Death of a Salesman takes place a few years after World War II has ended. America is enjoying a postwar economic boom, but the war has caused a shake-up in American society, changing the way people view business, leisure, themselves, and others. The Lomans live in Brooklyn, a busy suburb of New York City. Miller creates contrasting characters of Willy and his wife Linda in order to depict and demonstrate different social and personal values typical for his age.
specifically for you
for only $16.05 $11/page
In spite of the fact that Willy and Linda live together for many years they have different worldviews and values. Linda is a loving and sympathetic woman, warm hearted and kind. Linda is a sympathetic and patient wife who does everything possible to support her husband: “It’s changing, Willy, I can feel it changing!” (Miller 45). Linda Loman’s central importance seems to be as a voice of protest and outrage against what is happening to her husband. While dreams, illusions, and self-deceptions feed the action of this play, Linda, in contrast, seems very much planted in reality with her concerns over house payments, mending, insurance premiums, and her husband’s care. In contrast to his wife, Willy is depicted as a cold man who values money and personal success more than family happiness and family relations. For instance, Ben tells Willy that their father was a “very wild-hearted man” who would “toss the whole family in the wagon” (Miller 35) and drive right across the country. In contrast to Willy, Linda is a realist and materialist. Linda is a positive representation, and sometimes an ideal, of the nurturing wife and mother.
Willy and Lind have different family and parental duties. Linda is a housewife whose duty is to look after children and her husband. While a mother raises the children, they also need a father’s input. So little do many men understand their role as a father and so little do they take that role seriously that many a father has experienced some difficulty in thinking of himself as such, except in the narrow technical sense. Instead, with the best of intentions, such fathers often think of their children as pals, buddies, friends. As a father, Willy does not an active part in upbringing paying more attention to his work and personal ambitions. Miller does not give a picture of an ideal, romantic father figure who acts as his children’s friend, model, and provider. In contrast to this, Willy is a portrayal of ambitious father who cares about social recognition and personal image knowing nothing about his sons. While Willy sees his son as a hero, loved and admired by everyone because of his athletic prowess, and unquestionably destined to succeed because of this, the play suggests another reality, in which, in sports as well as the rest of American life, “business is definitely business” (Miller 28) and Biff the discarded athlete will wind up on the ashheap, just like his father the discarded salesman, as soon as he fails to make the grade. Death of a Salesman underlines with deep irony the faith in athletics as a means to a better life that Willy articulates: “Without a penny to his name, three great universities are begging for him, and from there the sky’s the limit, because it’s not what you do, Ben. It’s who you know and the smile on your face!” (Miller 49). In contrast, Linda is aware of the problems faced by her sons but can do nothing to change their false values and unachievable dreams. As Willy says, “Today, it’s all cut and dried, and there’s no chance for bringing friendship to bear–or personality” (Miler 47). Willy misses the respect, comradeship, and gratitude that had been a vital part of the business relationships. Willy acts as the family provider, while Linda takes a subservient back seat, and Hap and Biff struggle to make it big.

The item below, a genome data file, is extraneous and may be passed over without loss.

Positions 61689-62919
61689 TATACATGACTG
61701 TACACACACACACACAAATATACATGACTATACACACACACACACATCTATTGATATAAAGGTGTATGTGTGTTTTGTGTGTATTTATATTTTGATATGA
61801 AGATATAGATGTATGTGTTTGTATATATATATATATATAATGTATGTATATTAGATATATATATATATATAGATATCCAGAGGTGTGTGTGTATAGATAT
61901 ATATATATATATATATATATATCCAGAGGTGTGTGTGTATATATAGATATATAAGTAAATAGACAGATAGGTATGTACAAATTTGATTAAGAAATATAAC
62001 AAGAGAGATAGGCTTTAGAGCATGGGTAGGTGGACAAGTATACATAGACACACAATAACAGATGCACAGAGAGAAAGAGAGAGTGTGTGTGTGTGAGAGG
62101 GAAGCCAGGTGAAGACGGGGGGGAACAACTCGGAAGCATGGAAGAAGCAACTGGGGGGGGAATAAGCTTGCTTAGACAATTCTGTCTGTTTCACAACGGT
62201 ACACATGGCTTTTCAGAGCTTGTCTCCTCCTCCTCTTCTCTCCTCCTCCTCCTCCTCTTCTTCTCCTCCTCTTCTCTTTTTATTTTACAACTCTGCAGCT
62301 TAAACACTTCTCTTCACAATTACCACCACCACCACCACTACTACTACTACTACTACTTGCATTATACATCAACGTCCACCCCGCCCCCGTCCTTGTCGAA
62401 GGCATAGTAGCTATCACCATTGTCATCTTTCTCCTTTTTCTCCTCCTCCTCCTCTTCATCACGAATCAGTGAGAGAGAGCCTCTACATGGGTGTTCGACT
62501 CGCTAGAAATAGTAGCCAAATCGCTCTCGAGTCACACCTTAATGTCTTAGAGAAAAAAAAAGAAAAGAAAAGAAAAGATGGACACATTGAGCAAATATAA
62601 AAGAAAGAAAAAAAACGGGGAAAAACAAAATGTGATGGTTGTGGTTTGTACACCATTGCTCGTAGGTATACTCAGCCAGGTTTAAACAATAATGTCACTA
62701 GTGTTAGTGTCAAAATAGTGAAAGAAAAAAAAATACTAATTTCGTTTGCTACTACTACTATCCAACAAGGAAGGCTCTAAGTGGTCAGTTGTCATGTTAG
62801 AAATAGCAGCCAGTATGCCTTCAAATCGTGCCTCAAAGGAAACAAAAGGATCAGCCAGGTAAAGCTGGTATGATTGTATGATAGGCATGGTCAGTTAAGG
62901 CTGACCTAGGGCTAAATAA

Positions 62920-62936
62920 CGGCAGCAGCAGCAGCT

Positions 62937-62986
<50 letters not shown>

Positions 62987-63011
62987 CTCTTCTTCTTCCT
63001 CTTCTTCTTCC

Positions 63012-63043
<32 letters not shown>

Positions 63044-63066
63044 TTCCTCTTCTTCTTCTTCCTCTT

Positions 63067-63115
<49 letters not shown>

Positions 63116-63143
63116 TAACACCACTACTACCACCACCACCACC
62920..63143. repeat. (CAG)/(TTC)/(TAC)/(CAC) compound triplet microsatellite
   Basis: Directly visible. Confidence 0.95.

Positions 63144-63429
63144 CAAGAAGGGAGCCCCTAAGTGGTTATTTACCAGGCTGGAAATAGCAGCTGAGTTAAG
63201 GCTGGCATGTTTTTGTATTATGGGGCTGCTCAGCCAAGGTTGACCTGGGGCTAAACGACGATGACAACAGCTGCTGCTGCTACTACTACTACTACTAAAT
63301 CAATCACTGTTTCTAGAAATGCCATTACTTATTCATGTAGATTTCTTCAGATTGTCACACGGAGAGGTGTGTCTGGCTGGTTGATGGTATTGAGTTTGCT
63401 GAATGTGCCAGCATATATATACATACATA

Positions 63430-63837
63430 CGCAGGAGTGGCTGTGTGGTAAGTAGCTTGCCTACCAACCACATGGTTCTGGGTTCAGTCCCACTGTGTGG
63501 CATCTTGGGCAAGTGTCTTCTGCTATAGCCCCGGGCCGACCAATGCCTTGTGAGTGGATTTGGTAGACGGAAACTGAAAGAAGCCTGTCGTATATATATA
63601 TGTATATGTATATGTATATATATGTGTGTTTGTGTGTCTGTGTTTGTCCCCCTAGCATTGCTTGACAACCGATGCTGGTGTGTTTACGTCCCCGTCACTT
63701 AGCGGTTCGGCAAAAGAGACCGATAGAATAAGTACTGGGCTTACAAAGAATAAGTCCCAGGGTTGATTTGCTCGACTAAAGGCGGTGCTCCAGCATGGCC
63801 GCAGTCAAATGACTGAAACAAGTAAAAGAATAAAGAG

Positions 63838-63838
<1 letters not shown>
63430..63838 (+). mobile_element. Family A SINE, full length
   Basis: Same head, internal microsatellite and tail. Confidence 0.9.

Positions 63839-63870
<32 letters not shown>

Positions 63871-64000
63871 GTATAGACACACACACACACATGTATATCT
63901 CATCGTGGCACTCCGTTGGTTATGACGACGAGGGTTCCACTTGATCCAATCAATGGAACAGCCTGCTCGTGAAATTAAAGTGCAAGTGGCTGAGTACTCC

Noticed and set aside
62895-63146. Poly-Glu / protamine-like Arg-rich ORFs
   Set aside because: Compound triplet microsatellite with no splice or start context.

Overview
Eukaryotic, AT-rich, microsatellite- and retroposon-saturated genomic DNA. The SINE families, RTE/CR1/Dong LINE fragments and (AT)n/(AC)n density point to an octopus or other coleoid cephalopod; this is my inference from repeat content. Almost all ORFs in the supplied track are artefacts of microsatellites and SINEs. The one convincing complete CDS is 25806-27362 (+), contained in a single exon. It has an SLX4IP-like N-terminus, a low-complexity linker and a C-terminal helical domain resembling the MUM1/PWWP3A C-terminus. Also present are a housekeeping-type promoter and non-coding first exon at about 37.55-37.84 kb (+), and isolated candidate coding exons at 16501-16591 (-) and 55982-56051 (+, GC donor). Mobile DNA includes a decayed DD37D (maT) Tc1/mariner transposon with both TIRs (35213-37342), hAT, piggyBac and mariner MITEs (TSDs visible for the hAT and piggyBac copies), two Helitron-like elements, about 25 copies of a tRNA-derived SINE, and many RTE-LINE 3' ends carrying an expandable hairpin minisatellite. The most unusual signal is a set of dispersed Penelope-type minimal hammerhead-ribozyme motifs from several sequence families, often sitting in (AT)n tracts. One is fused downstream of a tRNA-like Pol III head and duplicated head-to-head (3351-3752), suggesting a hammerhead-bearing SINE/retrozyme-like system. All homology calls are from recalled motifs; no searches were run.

The main similarity between the characters is that they do nothing to change their family life and false hopes and values. Yet despite Linda’s clear sight she allows her family’s dreams to flourish; she even encourages them. It is possible to blame Linda for collaborating in Willy’s unrealistic fantasies and for remaining passive as her family is being destroyed around her. The character of Linda in the daydream scenes, viewed through Willy’s remorseful idealization of her, is quite different from the Linda in the scenes of the present, who is protecting her young when she defends Willy from the boys. The death of Willy at the end of the play is a dramatic act which shows that dreams ruin family happiness and life of all family members. “I’ve always made a point of not wasting my life, and everytime I come back here I know that all I’ve done is to waste my life” (Miller 23). In contrast, Linda is alive but she is unable to live without support of her husband.
In sum, Miller depicts two different types of people: Linda, who is a housewife and a keeper of home values, and Willy, a salesman who believes in false values and importance of social recognition but fails to achieve them. This contrast allows Miller to depict a typical American family and criticize the basic elements of the American dream showing that people like the Lomans believe in dreams and ideals created by the society and unable to evaluate and predict possible consequences of their actions or inactions.
Miller, A. Death of a Salesman: 50th Anniversary Edition, Penguin Books; 50th Annni edition, 1999.